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Correlation of Ki-67 indices from biopsy and resection specimens of neuroendocrine tumours

Lookup NU author(s): Dr Sarah Johnson, Jeremy French


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INTRODUCTION Neuroendocrine tumours (NETs) are a heterogeneous group of tumours with a highly variable presentation and prognosis. Management decisions are complex. Ki-67 levels in tissue samples are a key indicator used to grade tumours and guide treatment. This study assessed whether the Ki-67 index and tumour grade generated from tissue samples correlated with that assessed in resection specimens. METHODS This was a retrospective cohort analysis of all patients who had both a tissue sample and a resection specimen analysed in our trust, a tertiary referral centre, during 2012 and 2013. RESULTS Data from 36 patients were reviewed. Ki-67 indices from tissue samples and resection specimens showed strong correlation (r=0.95, p<0.001). Tumour grading was the same in the tissue sample and resection specimens for 22 patients (61.1%). In four patients (11.1%), the tissue sample overestimated the grade while in ten (27.8%), the sample underestimated the grade. CONCLUSIONS In most cases, the Ki-67 index and tumour grade from the tissue sample matched that of the resection specimen. However, in nearly 40% of cases, the tissue sample grading did not match the resection tumour grading. In the majority of these, the tissue sample underestimated disease activity. A low Ki-67 index in a tissue sample should therefore be taken as provisional and should not, in isolation, persuade clinicians to choose a more conservative treatment approach if there is clinical, biochemical or radiological evidence suggestive of a more aggressive disease pathology.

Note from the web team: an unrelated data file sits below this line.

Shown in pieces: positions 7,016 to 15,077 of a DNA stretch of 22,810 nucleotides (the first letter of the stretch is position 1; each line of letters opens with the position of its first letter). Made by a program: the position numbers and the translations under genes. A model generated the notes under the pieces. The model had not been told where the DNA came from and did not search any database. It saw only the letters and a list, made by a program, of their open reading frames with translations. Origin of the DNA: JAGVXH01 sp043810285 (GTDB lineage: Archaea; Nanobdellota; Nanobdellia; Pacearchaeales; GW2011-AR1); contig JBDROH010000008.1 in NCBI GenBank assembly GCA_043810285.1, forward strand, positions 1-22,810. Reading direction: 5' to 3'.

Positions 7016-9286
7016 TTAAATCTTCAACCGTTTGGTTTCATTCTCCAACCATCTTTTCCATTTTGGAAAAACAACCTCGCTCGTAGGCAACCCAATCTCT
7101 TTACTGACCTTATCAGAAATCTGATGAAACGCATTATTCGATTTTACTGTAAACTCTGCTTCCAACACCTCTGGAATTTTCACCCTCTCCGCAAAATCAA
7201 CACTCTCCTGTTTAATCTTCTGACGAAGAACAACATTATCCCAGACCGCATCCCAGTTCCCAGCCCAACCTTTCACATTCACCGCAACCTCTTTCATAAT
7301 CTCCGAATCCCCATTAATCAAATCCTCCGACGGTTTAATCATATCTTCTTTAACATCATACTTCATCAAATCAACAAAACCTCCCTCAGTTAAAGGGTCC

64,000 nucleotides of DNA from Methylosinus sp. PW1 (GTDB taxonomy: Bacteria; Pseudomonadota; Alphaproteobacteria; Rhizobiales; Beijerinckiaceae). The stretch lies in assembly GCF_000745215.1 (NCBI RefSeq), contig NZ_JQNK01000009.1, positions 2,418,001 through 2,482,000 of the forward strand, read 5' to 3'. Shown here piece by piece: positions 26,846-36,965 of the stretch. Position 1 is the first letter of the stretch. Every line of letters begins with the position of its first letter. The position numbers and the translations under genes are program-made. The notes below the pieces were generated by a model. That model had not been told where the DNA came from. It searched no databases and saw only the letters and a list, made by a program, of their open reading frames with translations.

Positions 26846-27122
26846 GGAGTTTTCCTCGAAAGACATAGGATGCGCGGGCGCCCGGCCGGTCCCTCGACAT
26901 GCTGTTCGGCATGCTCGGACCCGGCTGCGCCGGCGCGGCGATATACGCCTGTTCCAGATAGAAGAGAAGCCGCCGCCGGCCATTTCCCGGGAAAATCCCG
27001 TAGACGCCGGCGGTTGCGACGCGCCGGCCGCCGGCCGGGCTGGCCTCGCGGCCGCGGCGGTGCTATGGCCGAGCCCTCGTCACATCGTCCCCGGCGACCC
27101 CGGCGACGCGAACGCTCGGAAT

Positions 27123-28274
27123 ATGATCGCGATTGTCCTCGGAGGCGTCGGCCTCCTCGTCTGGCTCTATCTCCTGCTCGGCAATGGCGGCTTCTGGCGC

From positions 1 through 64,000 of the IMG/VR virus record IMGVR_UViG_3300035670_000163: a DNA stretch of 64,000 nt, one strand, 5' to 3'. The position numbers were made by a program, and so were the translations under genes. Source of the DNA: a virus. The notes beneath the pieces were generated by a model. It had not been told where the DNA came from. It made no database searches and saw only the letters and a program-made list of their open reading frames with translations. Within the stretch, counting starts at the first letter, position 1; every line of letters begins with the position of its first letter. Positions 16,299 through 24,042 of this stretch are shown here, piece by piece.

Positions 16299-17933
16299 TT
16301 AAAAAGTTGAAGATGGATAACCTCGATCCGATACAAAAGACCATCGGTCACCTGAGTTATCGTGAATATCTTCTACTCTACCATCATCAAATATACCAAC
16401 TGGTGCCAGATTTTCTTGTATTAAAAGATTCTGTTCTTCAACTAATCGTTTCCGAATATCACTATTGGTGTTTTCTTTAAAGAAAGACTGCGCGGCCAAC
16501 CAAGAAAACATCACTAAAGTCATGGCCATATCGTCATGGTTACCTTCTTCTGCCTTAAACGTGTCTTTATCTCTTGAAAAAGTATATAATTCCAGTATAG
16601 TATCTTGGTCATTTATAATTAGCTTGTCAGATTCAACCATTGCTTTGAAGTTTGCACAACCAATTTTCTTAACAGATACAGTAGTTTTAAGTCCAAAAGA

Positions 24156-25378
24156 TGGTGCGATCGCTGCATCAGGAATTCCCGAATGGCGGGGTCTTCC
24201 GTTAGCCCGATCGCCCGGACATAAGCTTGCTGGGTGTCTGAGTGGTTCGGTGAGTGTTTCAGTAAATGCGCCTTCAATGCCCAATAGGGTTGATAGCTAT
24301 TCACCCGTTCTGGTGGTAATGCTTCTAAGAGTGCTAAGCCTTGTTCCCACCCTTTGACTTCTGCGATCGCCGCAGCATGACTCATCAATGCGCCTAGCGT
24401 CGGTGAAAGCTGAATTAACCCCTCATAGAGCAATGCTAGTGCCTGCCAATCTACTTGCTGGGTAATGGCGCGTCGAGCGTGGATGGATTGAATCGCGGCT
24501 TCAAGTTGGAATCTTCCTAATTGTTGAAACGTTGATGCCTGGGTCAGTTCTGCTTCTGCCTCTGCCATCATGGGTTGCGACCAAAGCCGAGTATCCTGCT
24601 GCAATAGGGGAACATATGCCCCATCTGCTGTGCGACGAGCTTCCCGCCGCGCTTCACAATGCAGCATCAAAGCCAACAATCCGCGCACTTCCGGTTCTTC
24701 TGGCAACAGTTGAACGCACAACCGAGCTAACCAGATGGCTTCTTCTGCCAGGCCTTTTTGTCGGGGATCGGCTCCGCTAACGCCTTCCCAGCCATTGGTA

Publication metadata

Author(s): Barnes J, Johnson SJ, French JJ

Publication type: Article

Publication status: Published

Journal: Annals of the Royal College of Surgeons of England

Year: 2017

Volume: 99

Issue: 3

Pages: 193-197

Print publication date: 01/03/2017

Online publication date: 04/08/2016

Acceptance date: 02/04/2016

ISSN (print): 0035-8843

ISSN (electronic): 1478-7083

Publisher: The Royal College of Surgeons


DOI: 10.1308/rcsann.2016.0225

PubMed id: 27490982


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